130. 130. Other Evidence Used in Classifying<br /> Based on living thing’s ancestors<br /> Horses and donkeys have many same ancestors<br /> Similar body structures<br /> Human and cat have similar front limbs and similar bones arranged in similar patterns<br /> Body chemistry<br /> Horseshoe crab’s blood is similar to spider<br />
    131. 131. Scientific Name Comes from Classification<br />
    132. 132. Why Scientific Names are Used<br /> No mistakes can be made about which living thing is described.<br /> Scientific names seldom change.<br /> Scientific names are written in the same language around the world.<br />
    133. 133. Kingdom Classification<br />Animal<br />Plant<br />Fungi<br />Protist<br />Monera<br />
    134. 134.
    135. 135. Modern Classification<br /> Seven groups – Kingdom, phylum, class, order, family, genus, species<br /> Evidence – Same ancestors, similar body structure, body chemistry<br /> Organisms given 2-part scientific names<br /> Kingdoms – Moneran, Protist, Fungus, Plant, Animal<br />
    136. 136. Overview of Animal Diversity and Phylogeny<br /><ul><li>Diversified during Precambrian and Cambrian periods
    137. 137. Monophyletic
    138. 138. Parazoans-first branch, lack true tissues
    139. 139. Radiata and bilateria two major branches of Eumetazoa
    140. 140. Evolution of body cavities
    141. 141. Protostomes and deuterostomes</li></li></ul><li>
    142. 142. Parazoa<br /><ul><li>Sponges
    143. 143. “beside the animals”
    144. 144. Simple aquatic and marine forms</li></li></ul><li>Eumetazoa<br />Two major branches:<br /><ul><li> 1. Radiata-radial symmetry, top and </li></ul> bottom, no front, back, or sides, <br /> diploblastic larva<br /><ul><li> 2. Bilateria-bilateral symmetry, triploblastic,</li></ul> cephalization <br />
    145. 145.
    146. 146. Importance of Coelom<br /><ul><li>Acoelomates-no body cavity, Platyhelminthes
    147. 147. Pseudocoelomates-fluid filled body cavity, </li></ul> partially lined with mesoderm, Nematoda<br /><ul><li>Coelomates-fluid filled, completely lined with mesoderm, Annelida
    148. 148. Coelom-body cavity that protects internal organs</li></li></ul><li>
    149. 149. Protostomes and Deuterostomes<br />Protostomes:<br /><ul><li>Mollusks, Annelids, Arthropods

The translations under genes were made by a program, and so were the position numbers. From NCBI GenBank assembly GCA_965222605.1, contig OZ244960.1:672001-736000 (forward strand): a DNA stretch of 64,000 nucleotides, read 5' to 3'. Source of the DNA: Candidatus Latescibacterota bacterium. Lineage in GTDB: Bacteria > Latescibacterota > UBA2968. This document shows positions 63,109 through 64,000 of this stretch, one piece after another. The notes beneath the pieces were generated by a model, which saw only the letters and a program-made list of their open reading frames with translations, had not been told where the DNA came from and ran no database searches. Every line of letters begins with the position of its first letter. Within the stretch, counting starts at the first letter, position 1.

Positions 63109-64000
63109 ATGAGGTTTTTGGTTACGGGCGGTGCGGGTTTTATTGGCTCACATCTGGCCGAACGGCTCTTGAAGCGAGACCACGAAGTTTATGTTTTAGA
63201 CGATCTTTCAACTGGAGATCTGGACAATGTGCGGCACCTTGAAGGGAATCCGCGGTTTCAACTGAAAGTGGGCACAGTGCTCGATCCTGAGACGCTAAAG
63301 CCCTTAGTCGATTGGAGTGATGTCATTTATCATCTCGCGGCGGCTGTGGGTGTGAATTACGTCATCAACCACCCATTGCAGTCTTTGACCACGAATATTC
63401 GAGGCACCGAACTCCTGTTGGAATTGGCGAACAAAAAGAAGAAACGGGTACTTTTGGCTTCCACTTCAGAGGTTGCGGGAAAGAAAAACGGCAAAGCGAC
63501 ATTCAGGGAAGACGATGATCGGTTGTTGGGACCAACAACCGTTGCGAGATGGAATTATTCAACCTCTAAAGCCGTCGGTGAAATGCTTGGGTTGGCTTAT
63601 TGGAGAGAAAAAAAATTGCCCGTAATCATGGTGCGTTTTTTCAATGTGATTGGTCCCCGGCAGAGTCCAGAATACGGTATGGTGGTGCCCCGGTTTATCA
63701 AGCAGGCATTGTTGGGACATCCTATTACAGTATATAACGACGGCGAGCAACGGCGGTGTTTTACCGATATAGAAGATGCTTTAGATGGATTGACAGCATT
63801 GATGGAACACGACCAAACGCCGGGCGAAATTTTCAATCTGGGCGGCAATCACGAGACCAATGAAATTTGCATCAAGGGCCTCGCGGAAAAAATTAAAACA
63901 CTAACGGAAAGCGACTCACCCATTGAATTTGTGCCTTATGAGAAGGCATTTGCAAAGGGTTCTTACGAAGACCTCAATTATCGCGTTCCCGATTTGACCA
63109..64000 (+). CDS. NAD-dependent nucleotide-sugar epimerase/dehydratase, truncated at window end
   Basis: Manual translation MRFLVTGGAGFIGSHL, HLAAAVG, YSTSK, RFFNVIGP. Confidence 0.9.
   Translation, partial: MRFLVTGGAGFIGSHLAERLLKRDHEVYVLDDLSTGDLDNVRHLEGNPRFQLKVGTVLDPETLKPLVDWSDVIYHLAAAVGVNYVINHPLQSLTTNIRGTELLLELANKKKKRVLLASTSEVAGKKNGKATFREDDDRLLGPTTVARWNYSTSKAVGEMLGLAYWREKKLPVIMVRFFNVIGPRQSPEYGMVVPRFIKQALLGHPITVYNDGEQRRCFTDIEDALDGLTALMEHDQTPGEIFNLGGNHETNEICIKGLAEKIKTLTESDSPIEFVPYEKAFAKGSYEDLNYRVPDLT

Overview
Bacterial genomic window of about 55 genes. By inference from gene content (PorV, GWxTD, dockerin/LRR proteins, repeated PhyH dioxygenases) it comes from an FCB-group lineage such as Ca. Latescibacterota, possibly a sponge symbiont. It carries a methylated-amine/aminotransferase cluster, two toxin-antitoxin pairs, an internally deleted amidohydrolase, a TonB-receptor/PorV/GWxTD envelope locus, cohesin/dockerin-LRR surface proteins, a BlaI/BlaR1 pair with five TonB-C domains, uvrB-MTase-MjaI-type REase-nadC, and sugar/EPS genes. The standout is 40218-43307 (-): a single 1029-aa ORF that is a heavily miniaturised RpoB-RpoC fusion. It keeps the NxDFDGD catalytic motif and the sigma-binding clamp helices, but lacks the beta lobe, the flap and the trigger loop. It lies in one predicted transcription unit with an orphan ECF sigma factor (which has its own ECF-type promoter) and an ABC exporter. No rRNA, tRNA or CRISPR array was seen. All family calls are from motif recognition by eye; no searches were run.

150. 150. Spiral cleavage
    151. 151. Determinate cleavage
    152. 152. Blastopore forms the mouth
    153. 153. schizocoelous</li></ul>Deuterostomes:<br /><ul><li>Echinoderms and Chordates
    154. 154. Radial cleavage
    155. 155. Indeterminate cleavage
    156. 156. Blastopore forms the anus
    157. 157. Enterocoelous</li></li></ul><li>
    158. 158. The Origins of Animal Diversity<br /><ul><li>Colonial protist origin during Cambrian Explosion
    159. 159. Evidence from fossil beds: Burgess Shale, Yunnan region, Greenland
    160. 160. Why such rapid diversification?</li></ul> 1. Adaptive radiation<br /> 2. Predator-prey relationships<br /> 3. Higher concentration of oxygen<br />
    161. 161. Porifera - Sponges<br />No symmetry<br />No organs<br />The least complex animals<br />Aquatic in fresh and marine environments<br />
    162. 162. water out<br />glasslike structural elements<br />amoeboid cell<br />pore<br />semifluid matrix<br />central cavity<br />flattened surface cells<br />water in<br />flagellum<br />microvilli<br />nucleus<br />Body Plan of a Sponge<br />
    163. 163. Venus’s flower basket (Euplectella)<br />
    164. 164. Cnidaria<br />Radial symmetry<br />Body has only 2 cell layers<br />Mouth surrounded by tentacles with stinging cells<br />Aquatic, FW and marine<br />Include jellyfish, corals, sea anemones, hydra<br />Some are motile, and all have a very simple nervous system<br />Respiration: direct gas exchange with aquatic surroundings<br />
    165. 165. There are two Cnidarian body plans<br />Polyp<br />outer epithelium (epidermis)<br />mesoglea<br />(matrix)<br />inner epithelium (gastrodermis)<br />Medusa<br />
    166. 166. reproductive polyp<br />female medusa<br />male medusa<br />sperm<br />ovum<br />Life cycle of Obelia<br />feeding polyp<br />zygote<br />planula<br />polyp forming<br />branching<br />one branch from a mature colony<br />
    167. 167. Flatworms - Platyhelminthes<br />Body has 3 cell layers: ectoderm, mesoderm and endoderm<br />Bilateral symmetry<br />Parasitic and free -living aquatic (fw and marine) and terrestrial: tapeworms, flukes, and Planaria<br />Digestive system with one opening<br />Primitive nervous system<br />Hermaphroditic<br />Respiration through skin<br />